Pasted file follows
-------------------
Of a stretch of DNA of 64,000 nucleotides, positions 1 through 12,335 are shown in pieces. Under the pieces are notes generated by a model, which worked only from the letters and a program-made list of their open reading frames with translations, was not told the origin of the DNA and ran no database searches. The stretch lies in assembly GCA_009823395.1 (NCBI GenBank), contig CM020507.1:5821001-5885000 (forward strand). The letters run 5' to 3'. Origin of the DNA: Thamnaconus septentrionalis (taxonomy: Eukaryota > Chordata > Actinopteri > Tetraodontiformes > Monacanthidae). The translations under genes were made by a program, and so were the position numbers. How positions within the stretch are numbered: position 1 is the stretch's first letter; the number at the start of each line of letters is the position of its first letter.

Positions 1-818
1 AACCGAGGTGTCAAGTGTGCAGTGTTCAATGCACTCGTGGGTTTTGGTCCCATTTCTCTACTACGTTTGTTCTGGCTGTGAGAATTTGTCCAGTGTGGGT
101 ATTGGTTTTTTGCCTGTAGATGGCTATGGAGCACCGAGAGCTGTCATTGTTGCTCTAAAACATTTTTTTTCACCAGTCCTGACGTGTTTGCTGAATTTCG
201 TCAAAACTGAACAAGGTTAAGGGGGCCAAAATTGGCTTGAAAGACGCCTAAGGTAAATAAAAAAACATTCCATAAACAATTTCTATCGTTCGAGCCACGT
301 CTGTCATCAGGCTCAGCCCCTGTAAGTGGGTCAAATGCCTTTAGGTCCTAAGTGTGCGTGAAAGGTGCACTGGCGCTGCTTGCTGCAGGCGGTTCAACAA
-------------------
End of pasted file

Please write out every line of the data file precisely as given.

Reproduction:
Of a stretch of DNA of 64,000 nucleotides, positions 1 through 12,335 are shown in pieces. Under the pieces are notes generated by a model, which worked only from the letters and a program-made list of their open reading frames with translations, was not told the origin of the DNA and ran no database searches. The stretch lies in assembly GCA_009823395.1 (NCBI GenBank), contig CM020507.1:5821001-5885000 (forward strand). The letters run 5' to 3'. Origin of the DNA: Thamnaconus septentrionalis (taxonomy: Eukaryota > Chordata > Actinopteri > Tetraodontiformes > Monacanthidae). The translations under genes were made by a program, and so were the position numbers. How positions within the stretch are numbered: position 1 is the stretch's first letter; the number at the start of each line of letters is the position of its first letter.

Positions 1-818
1 AACCGAGGTGTCAAGTGTGCAGTGTTCAATGCACTCGTGGGTTTTGGTCCCATTTCTCTACTACGTTTGTTCTGGCTGTGAGAATTTGTCCAGTGTGGGT
101 ATTGGTTTTTTGCCTGTAGATGGCTATGGAGCACCGAGAGCTGTCATTGTTGCTCTAAAACATTTTTTTTCACCAGTCCTGACGTGTTTGCTGAATTTCG
201 TCAAAACTGAACAAGGTTAAGGGGGCCAAAATTGGCTTGAAAGACGCCTAAGGTAAATAAAAAAACATTCCATAAACAATTTCTATCGTTCGAGCCACGT
301 CTGTCATCAGGCTCAGCCCCTGTAAGTGGGTCAAATGCCTTTAGGTCCTAAGTGTGCGTGAAAGGTGCACTGGCGCTGCTTGCTGCAGGCGGTTCAACAA